Are the costs of super expensive drugs—to cure whatever ails Americans—justifiable? The drug sofosbuvir, used to treat hepatitis C, has emerged as the poster child for this nagging question. Slowly, the press—which has often acted as a cheerleader for new drugs—is taking a more skeptical look at sofosbuvir, and exploring whether the drug justifies the outlay from the public purse, or from the wallets of insurance companies for that matter. The drug costs $1,000 a pill or around $84,000 for a 12-week course of treatment. When it first debuted in late November—under the brand name Sovaldi, sold by Gilead Sciences—early press coverage was typical of announcements for new drugs; that is, it was laudatory, gave short shrift to the evidence for the drug’s efficacy, lots of ink to the potential for profitability and market share as well as the drug maker’s rationale for its high price. As I noted then, “The story of the new hepatitis C drug opens the door for a renewed examination of the high cost of medicines and their contributions to the high cost of medical care in the US.”

In early January, NPR’s Richard Knox reported on Sovalidi’s pricing by going beyond the drug makers’ standard spiel and interviewing outside experts. One researcher at the University of Liverpool estimated that the cost to produce “a course of these treatments would be on the order of $150 to $250 per person” based on the cost of similar antivirals to treat patients with HIV. A doctor at Beth Israel Deaconess Medical Center in Boston questioned whether the price was justified once the company recovered its initial investment—after which, she told Knox, “I don’t want to say [the price is] unfair, but it does start feeling more exploitative.”

Saturday, The Washington Post’s Sandhya Somashekhar advanced the story by interviewing those who pay for the drug and, what do you know, she discovered some pushback. (Kaiser Health News had a similar report on Monday). Somashekhar reported Molina Healthcare, a company that operates Medicaid managed-care plans in 11 states, has told state officials it cannot bear the cost of covering the drug, and is asking states to pay separately for the drug instead of bundling it into a flat fee. It also is deciding whether to cover it at all. Express Scripts, the country’s largest pharmacy benefit manager, is asking doctors in its networks to delay prescribing the drug if patients can safely wait. This is the first time Express Scripts—whose job is to contain the costs of prescription drugs for employers—has asked doctors to avoid a drug because of its costs. State Medicaid directors say taxpayers will have to pick up most of the cost of the drug because many people who have hepatitis C get their healthcare through Medicare, Medicaid, or the prison system—and Medicaid officials aren’t happy about it .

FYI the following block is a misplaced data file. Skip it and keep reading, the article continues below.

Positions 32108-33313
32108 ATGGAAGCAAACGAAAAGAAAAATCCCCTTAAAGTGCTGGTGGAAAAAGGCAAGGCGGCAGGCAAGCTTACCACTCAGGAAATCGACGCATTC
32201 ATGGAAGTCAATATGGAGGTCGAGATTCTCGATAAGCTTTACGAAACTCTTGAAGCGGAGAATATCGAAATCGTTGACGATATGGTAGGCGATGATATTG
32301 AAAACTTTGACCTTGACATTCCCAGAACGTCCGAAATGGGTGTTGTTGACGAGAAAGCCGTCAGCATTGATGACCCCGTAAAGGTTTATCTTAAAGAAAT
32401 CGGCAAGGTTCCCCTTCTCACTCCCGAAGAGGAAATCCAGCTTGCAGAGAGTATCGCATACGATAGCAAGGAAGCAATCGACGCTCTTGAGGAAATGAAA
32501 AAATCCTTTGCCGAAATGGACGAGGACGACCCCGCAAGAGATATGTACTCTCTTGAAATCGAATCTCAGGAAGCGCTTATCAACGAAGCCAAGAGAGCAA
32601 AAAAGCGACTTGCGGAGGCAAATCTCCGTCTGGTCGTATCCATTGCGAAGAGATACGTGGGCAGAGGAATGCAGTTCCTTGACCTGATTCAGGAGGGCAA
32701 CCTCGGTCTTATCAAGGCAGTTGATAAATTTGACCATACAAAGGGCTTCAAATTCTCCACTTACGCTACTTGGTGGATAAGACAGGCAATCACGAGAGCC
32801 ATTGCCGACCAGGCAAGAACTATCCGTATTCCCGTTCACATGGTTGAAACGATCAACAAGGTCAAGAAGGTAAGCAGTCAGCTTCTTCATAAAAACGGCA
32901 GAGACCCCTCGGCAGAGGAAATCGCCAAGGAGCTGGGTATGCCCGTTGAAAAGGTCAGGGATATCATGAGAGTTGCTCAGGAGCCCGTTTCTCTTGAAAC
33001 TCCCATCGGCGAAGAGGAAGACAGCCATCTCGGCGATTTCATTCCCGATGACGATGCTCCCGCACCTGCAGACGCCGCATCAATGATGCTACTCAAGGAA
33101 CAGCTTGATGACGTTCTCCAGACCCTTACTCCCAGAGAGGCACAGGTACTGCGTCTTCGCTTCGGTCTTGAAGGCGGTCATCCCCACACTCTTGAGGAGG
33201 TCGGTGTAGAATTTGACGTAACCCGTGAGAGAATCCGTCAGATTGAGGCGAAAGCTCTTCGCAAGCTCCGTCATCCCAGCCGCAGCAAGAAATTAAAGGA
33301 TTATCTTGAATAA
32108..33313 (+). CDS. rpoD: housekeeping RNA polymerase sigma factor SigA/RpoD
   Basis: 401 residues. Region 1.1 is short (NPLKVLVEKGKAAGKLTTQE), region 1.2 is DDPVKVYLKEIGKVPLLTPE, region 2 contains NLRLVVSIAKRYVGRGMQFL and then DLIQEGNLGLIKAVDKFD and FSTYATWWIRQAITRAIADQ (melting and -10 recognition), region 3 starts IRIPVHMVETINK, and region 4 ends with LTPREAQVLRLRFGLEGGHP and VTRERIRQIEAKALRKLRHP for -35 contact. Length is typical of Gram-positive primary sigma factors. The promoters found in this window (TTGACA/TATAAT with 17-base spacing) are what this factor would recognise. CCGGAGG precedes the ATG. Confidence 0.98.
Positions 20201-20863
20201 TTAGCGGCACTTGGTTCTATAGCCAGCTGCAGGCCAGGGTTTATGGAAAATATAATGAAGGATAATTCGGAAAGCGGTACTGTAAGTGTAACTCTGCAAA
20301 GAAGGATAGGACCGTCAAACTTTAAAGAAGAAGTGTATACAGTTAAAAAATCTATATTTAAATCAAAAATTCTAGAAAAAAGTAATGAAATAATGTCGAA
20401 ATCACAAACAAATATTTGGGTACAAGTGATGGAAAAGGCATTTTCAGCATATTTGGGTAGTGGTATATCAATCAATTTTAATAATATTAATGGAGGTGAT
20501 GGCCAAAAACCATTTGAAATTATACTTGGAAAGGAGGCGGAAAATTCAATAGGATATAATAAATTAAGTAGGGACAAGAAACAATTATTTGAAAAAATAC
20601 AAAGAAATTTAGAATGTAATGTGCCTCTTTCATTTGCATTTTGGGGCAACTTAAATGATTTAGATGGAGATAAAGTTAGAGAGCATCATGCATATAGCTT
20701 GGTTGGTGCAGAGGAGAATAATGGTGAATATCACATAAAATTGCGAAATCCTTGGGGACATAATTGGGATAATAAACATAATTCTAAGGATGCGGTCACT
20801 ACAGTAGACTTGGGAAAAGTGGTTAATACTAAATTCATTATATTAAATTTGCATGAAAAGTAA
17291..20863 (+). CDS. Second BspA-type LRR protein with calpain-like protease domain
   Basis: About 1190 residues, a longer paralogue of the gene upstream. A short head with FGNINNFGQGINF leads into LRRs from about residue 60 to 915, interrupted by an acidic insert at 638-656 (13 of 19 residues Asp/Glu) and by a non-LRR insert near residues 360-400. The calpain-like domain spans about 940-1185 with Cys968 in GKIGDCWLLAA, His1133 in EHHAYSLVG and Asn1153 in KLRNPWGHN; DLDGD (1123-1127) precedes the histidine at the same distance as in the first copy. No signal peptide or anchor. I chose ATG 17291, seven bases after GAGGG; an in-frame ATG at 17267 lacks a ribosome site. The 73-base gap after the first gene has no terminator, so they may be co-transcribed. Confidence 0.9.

“Advocates say Gilead has taken corporate greed to new levels,” Somashekhar wrote. (While Gilead touted to the Post its “generous assistance program to help low-income people get the drug at a low cost,” giving some people with low incomes help with the bill doesn’t make the bill lower for the rest of the population, and that bill still gets figured into the insurance premiums everyone pays.) Dr. Arthur Kellermann, dean of the US Medical School, reinforced that point in a tweet on Sunday: “If you have a great new drug, and no sense of shame, this is what you can do. Can our nation afford it?”

That’s a question the press needs to continue asking. A week ago, New York Times reporter Elisabeth Rosenthal told us she hopes her series on the high price of American healthcare will spark a very loud conversation that politicians can’t ignore. How can reporters advance this story and contribute to that conversation? When it comes to reporting fully and carefully on sofosbuvir, here are some questions journalists should be asking:

Where does this drug live on the cost (and efficacy) spectrum compared to other drugs that can fight hep C? In other words, put Solvaldi’s $84,000 price tag in context for readers. The Post describes Sovaldi as costing “more than what many cancer treatments cost in a year,” for example, but the only mention of how it compares to the price of existing hep C treatments is from Gilead itself, which told the Post “the price is fair because it is a signifcant improvement from previous treatments and it is not more expensive than the old treatment.” Kaiser reports that “older drugs cost about $25,000 per treatment, while some newer products approved in 2011 have prices closer to Sovaldi, but have more side effects or are more complex to administer.” Clearly, further reporting is needed here.

Trudy Lieberman is a fellow at the Center for Advancing Health and a longtime contributing editor to the Columbia Journalism Review. She is the lead writer for The Second Opinion, CJR’s healthcare desk, which is part of our United States Project on the coverage of politics and policy. Follow her on Twitter @Trudy_Lieberman.